When I started researching the nation’s child protection crisis a decade ago, there were approximately 35,000 children living in out of home care in Australia, and only 35 of these children where adopted from care in that year.
In 2016, with over 46,000 children in care nationally, only 70 children were adopted — with all but 3 of these adoptions occurring in NSW.
This means — as my book showed — that tens-of-thousands of children are continuing to spend the majority of their childhoods in highly unstable care without finding the permanent homes that all children need to thrive.
However, the good news is that in 2017, adoptions from care in NSW more than doubled to 127.
This is slow but significant progress. The credit is due to the nation-leading child protection reforms implemented in NSW since the election of the O’Farrell government in 2011. And those reforms reached a milestone this week.
Adopt Change has been appointed to deliver a new program — ‘My Forever Family’ — designed to halve the time children spend in care before finding a permanent home through either successful restoration with parents, or through guardianship and adoption.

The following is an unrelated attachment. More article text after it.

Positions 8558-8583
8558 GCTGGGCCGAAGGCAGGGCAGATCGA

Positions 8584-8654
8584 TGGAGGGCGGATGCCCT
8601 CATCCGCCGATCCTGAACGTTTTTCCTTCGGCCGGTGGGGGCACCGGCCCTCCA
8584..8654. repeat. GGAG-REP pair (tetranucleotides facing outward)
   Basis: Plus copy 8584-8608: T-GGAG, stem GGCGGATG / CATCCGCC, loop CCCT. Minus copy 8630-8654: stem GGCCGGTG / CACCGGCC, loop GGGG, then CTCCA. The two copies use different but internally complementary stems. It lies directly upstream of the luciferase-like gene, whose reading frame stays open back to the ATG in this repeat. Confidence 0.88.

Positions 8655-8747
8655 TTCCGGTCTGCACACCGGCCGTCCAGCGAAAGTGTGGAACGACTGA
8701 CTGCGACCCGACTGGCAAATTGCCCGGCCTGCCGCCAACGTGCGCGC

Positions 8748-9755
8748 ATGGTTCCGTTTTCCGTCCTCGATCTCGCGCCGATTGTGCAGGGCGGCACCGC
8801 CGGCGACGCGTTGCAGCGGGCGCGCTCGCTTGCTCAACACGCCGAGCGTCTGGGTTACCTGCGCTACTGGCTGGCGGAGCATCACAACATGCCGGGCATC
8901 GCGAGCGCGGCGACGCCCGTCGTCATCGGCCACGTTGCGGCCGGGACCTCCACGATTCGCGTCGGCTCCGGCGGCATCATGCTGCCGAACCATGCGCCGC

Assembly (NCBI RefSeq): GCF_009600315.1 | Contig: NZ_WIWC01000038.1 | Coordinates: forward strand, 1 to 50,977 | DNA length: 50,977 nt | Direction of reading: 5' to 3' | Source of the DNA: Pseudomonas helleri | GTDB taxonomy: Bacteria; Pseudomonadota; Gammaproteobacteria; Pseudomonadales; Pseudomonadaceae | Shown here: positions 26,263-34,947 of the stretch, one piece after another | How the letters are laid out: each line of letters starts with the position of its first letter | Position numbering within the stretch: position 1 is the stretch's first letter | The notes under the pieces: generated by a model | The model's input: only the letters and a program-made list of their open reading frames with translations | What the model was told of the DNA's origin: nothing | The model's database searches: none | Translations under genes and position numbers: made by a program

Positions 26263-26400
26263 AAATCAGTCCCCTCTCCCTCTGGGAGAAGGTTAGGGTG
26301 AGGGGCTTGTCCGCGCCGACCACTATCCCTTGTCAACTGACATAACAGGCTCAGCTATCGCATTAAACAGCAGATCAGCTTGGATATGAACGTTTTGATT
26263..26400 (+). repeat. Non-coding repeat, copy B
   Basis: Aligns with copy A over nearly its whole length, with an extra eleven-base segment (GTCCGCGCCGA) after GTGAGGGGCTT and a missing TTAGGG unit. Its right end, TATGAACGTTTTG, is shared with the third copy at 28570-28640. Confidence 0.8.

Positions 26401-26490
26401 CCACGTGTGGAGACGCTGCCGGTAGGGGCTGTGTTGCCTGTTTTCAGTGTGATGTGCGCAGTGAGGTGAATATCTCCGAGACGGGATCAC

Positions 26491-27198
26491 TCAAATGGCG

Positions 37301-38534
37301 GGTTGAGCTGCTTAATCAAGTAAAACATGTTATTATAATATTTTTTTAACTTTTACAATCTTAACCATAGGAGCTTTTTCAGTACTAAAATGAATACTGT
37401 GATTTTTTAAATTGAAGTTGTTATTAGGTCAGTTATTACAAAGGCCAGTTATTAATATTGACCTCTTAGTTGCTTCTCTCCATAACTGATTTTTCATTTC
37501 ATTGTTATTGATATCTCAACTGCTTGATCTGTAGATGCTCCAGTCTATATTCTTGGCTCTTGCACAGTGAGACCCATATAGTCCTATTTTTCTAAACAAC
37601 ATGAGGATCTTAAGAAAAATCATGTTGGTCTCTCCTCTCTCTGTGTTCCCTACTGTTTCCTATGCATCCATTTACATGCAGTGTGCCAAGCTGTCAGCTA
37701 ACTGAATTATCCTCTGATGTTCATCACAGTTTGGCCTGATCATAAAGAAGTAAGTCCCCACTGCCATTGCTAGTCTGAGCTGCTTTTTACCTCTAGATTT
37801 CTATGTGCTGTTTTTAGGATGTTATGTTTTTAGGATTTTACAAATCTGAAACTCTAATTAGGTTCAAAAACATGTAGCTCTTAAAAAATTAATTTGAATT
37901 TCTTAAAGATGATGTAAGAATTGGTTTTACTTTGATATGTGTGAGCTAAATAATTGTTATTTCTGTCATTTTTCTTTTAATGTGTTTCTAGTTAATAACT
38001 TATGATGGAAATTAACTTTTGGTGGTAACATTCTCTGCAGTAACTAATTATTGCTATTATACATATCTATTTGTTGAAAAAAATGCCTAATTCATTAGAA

Predictably, critics have again zeroed in on the taboo subject of adoption — and falsely claimed it is being used as a quick fix to solve the problem of rising numbers in care in NSW.
But as my recent research report explained, the NSW reforms are investing heavily in targeted early intervention and restoration services designed to ensure as many children as possible can stay home safely and be reunited safely with their parents.
This means adoptions will only occur in NSW as the last resort to achieve permanency for children after the best efforts to assist struggling parents have failed.
By implementing a two year deadline (a long time in child’s life) within which permanency must be achieved, the NSW reforms have struck the right balance between attempting to keep families together and protecting children’s vital need for safe and stable homes.
However, what NSW has also done is something I and advocates of the greater use of adoption have long argued for.
This is to swing the pendulum of the child protection system back from the ideologically-driven pursuit of family preservation at almost all costs — regardless of how long, unstable, and ultimately damaging a child’s time in care ends up being — and instead ensure more children find permanent homes via adoption.
It’s gratifying that the NSW Government has heeded this message. The next step is to ensure the ‘NSW model’ is emulated in all states and territories in children’s best interests.